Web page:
Sinus Endoscopy

What is a Sinus Endoscopy?

Sinus endoscopy is a procedure that may be used to check for and treat problems with the sinuses. The sinuses are air-filled spaces in the skull that are behind the bones of the face and forehead. They open into the nasal cavity.

For this procedure, a thin, lighted device (endoscope) is passed through the nose and into the sinuses. The endoscope has a small camera that sends images to a screen in the room. It allows your health care provider to look into the nose and sinuses and check for the cause of any problems you are having.

During the endoscopy, your health care provider may also do procedures to treat any problems found. This might include widening the passageway between your sinuses and your nose to improve drainage, or removing abnormalities such as polyps.

Tell a health care provider about:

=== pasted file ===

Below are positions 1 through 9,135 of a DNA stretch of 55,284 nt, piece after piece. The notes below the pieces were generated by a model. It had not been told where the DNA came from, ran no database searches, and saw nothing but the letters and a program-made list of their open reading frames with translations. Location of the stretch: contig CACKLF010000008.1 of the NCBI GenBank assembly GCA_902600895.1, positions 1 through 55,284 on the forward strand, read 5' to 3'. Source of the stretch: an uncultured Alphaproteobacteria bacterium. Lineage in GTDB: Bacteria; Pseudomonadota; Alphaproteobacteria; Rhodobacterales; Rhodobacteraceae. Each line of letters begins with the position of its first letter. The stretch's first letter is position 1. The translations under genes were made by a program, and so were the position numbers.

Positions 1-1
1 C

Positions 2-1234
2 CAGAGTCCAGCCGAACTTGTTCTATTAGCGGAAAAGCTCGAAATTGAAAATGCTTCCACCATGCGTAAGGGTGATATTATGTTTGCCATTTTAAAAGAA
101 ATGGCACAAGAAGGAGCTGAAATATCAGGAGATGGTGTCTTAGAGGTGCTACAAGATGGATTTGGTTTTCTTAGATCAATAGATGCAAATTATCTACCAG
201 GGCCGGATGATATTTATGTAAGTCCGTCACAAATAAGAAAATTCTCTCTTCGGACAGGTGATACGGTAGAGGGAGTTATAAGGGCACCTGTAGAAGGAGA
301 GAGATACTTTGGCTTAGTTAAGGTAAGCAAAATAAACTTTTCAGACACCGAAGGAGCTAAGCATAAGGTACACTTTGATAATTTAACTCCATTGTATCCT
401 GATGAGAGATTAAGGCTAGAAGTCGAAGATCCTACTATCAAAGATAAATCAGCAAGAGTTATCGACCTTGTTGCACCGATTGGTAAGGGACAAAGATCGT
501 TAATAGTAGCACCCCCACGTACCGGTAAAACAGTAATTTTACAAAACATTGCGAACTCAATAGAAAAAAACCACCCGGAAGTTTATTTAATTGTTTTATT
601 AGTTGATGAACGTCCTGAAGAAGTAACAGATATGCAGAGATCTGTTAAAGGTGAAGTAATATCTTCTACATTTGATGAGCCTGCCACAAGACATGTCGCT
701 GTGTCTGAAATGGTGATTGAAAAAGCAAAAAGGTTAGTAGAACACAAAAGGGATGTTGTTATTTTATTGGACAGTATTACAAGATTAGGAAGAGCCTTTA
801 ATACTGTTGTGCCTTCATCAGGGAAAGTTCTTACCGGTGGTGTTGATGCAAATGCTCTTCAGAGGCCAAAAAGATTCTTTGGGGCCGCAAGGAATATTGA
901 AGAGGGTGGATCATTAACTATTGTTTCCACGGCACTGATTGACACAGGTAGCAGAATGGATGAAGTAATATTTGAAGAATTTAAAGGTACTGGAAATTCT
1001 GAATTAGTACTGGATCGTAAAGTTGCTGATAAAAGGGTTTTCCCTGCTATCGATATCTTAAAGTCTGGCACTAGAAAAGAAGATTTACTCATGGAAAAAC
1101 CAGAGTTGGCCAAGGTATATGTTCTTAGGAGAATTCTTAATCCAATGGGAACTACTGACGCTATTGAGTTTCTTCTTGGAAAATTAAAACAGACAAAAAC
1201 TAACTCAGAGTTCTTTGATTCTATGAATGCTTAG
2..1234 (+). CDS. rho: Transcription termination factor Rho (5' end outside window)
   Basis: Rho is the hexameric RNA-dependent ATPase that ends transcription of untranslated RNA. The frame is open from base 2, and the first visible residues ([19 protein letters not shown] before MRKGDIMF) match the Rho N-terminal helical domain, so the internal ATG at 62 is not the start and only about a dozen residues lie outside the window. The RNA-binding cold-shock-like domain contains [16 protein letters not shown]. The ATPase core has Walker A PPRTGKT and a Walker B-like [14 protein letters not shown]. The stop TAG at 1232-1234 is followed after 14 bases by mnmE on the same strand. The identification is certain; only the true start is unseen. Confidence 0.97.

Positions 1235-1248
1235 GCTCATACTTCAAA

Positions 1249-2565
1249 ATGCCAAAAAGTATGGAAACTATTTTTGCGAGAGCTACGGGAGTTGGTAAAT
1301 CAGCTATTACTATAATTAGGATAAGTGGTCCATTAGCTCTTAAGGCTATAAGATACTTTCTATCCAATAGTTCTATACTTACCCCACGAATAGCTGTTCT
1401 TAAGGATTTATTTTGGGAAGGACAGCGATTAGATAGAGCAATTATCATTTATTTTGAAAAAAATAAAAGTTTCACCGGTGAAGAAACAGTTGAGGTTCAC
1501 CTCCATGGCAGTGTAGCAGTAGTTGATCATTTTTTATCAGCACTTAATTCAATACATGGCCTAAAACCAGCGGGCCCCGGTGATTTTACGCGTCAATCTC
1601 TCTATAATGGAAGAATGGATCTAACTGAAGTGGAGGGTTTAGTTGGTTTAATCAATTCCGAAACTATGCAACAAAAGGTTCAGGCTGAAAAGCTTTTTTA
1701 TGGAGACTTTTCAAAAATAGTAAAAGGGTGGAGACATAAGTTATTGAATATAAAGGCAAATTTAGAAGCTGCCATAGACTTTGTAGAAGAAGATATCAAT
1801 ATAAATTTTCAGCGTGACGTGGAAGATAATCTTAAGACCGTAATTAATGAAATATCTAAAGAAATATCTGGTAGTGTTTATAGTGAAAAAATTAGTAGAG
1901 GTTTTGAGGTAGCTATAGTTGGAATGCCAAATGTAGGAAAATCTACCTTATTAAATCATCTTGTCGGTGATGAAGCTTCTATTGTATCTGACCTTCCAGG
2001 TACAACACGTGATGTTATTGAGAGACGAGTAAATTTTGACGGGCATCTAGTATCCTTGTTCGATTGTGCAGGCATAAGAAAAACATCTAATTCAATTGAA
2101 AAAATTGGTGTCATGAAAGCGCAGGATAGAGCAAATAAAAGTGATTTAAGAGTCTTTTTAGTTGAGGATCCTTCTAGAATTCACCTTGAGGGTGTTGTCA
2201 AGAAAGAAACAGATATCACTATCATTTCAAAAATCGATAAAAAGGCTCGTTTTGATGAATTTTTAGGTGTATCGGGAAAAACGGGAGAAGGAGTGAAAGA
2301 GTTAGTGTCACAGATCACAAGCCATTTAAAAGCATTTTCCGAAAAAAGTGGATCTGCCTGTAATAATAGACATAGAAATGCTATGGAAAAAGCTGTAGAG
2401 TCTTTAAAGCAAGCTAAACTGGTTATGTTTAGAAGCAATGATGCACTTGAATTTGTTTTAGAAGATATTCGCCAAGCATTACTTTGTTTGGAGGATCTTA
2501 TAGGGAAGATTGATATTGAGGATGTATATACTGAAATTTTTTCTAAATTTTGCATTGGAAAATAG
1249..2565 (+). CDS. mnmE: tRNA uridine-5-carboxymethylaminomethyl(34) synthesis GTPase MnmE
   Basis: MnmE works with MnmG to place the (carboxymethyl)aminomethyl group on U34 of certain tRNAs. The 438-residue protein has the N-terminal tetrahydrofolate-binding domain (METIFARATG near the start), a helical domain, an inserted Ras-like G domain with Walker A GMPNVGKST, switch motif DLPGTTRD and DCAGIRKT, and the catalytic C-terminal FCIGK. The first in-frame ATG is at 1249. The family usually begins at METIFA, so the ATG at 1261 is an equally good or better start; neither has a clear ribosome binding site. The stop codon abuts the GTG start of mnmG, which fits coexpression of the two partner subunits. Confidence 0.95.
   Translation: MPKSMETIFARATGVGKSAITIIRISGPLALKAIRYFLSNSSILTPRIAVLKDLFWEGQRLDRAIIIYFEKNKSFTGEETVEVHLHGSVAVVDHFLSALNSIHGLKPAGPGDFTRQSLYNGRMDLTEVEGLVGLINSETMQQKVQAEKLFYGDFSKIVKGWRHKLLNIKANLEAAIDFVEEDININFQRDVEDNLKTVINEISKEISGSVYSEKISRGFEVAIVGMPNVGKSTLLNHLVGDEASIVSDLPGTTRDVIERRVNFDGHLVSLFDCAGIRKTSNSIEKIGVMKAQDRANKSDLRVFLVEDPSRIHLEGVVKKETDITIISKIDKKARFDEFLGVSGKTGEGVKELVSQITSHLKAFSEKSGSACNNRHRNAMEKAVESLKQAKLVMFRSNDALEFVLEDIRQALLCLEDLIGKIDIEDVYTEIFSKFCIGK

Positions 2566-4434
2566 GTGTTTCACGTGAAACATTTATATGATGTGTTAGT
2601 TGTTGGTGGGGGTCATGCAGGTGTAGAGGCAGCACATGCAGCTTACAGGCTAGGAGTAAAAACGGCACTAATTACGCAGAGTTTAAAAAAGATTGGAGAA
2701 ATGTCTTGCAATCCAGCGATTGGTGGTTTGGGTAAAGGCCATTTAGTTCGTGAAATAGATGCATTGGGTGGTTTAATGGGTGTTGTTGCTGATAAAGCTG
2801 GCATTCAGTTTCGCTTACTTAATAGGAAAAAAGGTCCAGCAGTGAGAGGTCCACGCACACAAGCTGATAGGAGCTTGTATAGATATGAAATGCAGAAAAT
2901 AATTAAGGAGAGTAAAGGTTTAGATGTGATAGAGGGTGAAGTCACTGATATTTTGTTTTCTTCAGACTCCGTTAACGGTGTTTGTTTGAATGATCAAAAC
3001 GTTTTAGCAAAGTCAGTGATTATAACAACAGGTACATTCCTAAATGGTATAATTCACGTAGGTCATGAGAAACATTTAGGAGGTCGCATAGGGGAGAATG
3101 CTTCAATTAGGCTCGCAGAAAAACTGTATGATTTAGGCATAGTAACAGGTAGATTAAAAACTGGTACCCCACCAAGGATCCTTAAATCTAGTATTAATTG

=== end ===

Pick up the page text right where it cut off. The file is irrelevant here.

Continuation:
• Any allergies you have.
  • All medicines you are taking, including vitamins, herbs, eye drops, creams, and over-the-counter medicines.
  • Any problems you or family members have had with anesthetic medicines.
  • Any blood disorders you have.
  • Any surgeries you have had.
  • Any medical conditions you have.
  • Whether you are pregnant or may be pregnant.

What are the risks?

Generally, this is a safe procedure. However, problems may occur, including:

  • Bleeding.
  • Infection.
  • Allergic reactions to medicines.
  • Damage to the nasal passage or tissue lining the sinuses.
  • Fainting.

What happens before the procedure?

Medicines

  • You may be asked to use one or more types of nose spray before the procedure to prepare your nasal passages. Use these as told by your health care provider. This is important.
  • Ask your health care provider about:
    • Changing or stopping your regular medicines. This is especially important if you are taking diabetes medicines or blood thinners.
    • Taking medicines such as aspirin and ibuprofen. These medicines can thin your blood. Do not take these medicines unless your health care provider tells you to take them.
    • Taking over-the-counter medicines, vitamins, herbs, and supplements.

Eating and drinking restrictions

Follow instructions from your health care provider about eating and drinking, which may include: